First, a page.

September 01, 2014
   
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Little League Safety: Protecting Future All Stars
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Little League Safety: Protecting Future All Stars

 

Every spring millions of American children ages 5-18 participate in baseball and softball programs throughout the country. To help prevent injuries, the American Academy of Pediatric (AAP) has produced a Policy Statement aimed at increasing safe play.(1)

Children understand and play the game differently and sustain different types of injuries at different ages and stages of cognitive and physical development. The new guidelines are meant to make coaches and parents aware of this, so they can tailor rules, equipment, and expectations to the ages and stages of the children involved to make playing softball and baseball safer and more enjoyable. Here are some highlights.

Overuse and Repetitive Stress Injuries

Overuse injuries in baseball and softball are common, particularly among pitchers. The AAP recommends that in addition to taking precautions to limit the number of throws, "Parents, coaches and players should be educated about the early warning signs of elbow and shoulder overuse injuries... [A]thletes should cease pitching immediately when signs of arm fatigue or pain occur...”

Little League shoulder and Little League elbow are both overuse injuries that result from the repetitive stress of throwing which can cause muscle fatigue, and damage muscles, tendons and ligaments This, in turn, can lead to chronic pain, joint instability, and degenerative arthritis. Proper conditioning, proper throwing mechanics, enforced limits on daily, seasonal and yearly pitches thrown, and enforced rest periods are all considered keys to prevention.

Little League shoulder and Little League elbow are both overuse injuries that result from the repetitive stress of throwing which can cause muscle fatigue, and damage muscles, tendons and ligaments This, in turn, can lead to chronic pain, joint instability, and degenerative arthritis.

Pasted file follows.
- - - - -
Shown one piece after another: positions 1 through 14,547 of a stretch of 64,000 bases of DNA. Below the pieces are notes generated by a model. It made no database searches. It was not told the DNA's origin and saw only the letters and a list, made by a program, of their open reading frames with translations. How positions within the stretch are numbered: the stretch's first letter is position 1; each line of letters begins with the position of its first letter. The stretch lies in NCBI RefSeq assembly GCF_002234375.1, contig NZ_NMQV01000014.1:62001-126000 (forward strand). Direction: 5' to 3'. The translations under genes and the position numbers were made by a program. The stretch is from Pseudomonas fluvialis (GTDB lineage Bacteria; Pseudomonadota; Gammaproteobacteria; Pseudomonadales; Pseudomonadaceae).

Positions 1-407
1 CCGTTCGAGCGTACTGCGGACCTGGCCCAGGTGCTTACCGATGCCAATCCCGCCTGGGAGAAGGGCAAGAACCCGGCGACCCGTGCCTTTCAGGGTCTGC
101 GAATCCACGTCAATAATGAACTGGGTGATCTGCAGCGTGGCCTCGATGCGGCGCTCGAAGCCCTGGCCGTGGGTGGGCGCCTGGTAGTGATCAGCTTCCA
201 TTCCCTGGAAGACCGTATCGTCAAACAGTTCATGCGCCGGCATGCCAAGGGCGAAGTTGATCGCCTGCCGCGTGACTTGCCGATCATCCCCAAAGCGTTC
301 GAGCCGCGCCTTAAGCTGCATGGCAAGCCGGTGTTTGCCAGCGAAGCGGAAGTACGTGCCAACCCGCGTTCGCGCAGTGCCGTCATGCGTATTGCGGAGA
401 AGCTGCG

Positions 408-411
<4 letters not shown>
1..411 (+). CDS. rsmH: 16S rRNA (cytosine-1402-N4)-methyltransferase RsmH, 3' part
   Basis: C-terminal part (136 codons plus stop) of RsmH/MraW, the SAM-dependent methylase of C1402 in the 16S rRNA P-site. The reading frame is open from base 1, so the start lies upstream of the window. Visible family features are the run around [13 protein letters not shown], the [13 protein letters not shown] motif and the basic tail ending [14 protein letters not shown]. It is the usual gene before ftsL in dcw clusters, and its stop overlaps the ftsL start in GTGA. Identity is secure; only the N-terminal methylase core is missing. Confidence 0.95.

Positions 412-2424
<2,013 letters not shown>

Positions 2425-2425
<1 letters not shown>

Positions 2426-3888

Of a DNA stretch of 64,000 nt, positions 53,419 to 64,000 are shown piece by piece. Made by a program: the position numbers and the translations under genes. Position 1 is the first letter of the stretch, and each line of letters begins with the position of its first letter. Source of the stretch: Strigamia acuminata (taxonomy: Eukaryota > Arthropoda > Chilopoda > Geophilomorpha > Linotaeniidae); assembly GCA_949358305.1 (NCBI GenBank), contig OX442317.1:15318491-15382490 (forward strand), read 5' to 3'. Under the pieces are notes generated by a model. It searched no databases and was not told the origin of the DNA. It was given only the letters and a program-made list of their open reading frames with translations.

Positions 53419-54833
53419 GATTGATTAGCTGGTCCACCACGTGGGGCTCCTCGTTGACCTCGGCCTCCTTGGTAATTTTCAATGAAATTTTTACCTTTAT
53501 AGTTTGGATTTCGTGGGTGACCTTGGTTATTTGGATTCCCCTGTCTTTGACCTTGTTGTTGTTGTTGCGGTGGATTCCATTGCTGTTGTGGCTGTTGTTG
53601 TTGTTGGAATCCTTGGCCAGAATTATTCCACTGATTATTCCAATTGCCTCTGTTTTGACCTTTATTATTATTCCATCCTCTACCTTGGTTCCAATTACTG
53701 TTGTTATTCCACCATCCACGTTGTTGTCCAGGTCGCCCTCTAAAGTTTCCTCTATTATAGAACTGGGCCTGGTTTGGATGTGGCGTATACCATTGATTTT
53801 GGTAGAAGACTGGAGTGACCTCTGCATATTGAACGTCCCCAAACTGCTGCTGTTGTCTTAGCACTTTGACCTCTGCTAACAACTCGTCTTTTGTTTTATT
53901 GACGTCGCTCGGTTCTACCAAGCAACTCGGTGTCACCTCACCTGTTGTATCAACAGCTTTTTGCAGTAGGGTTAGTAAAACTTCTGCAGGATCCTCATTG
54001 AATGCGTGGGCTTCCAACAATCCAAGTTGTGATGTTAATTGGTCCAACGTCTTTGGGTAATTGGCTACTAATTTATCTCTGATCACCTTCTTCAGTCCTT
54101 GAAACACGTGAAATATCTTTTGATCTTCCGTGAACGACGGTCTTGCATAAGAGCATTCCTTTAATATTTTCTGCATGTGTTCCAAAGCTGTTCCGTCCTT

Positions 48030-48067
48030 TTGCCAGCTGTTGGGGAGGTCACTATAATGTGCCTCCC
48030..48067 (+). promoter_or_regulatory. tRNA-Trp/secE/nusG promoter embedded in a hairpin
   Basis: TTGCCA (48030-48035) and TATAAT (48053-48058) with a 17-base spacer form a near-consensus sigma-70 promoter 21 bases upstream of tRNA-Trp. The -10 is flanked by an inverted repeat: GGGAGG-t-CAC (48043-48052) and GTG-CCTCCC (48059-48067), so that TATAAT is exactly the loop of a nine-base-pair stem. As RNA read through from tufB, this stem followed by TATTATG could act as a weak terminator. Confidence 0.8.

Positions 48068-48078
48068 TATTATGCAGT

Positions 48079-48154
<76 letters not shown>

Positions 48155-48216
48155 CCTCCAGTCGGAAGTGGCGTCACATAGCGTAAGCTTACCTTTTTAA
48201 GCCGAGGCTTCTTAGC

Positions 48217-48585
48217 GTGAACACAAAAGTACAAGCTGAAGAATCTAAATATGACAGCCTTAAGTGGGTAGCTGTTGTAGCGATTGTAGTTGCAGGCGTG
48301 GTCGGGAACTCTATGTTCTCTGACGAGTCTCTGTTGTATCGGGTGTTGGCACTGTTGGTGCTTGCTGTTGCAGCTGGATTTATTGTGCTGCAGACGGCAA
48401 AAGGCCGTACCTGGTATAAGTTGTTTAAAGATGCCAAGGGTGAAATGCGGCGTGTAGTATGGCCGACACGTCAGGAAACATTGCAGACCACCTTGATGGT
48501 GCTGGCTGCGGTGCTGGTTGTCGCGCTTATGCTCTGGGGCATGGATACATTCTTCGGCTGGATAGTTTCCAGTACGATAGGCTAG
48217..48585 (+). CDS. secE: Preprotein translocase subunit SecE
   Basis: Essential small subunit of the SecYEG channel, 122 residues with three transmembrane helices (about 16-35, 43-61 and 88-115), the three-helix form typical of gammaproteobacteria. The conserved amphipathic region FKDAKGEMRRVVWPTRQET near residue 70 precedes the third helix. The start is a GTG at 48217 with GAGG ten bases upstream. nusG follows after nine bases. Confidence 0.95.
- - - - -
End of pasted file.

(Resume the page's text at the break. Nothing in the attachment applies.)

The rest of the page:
In 2006, the Medical and Safety Advisory Committee of USA Baseball set pitching limits for the season and calendar year based on the pitcher’s age. Similarly, Little League has guidelines for the number of pitches to be thrown in a day and the number of rest days required between pitching assignments based on pitches thrown and the age of the pitcher. They also demand that each league designate a scorekeeper or official to track pitch counts as the official pitch-count recorder. A violation of the rules can result in a protest of the game in which it occurs(2)

Table 1.
League Age/Pitches Allowed Per Day
Age Number of Pitches
17-18 105
13 -16 95
11-12 85
9 - 10 75
7 - 8 50

The Little League's own pitching guidelines state that a manager must remove the pitcher when a pitcher reaches the limit for his/her age group (they may remain to complete pitching to the batter at bat). The pitcher may remain in the game at another position. However, if a pitcher delivers 41 or more pitches in a game, he or she cannot play the position of catcher for the remainder of that day. When young pitchers are on multiple teams, it is important that the guidelines must be enforced across all teams, taking into account the sum of pitches among them, so that pitchers do not overstress their elbows and shoulders.

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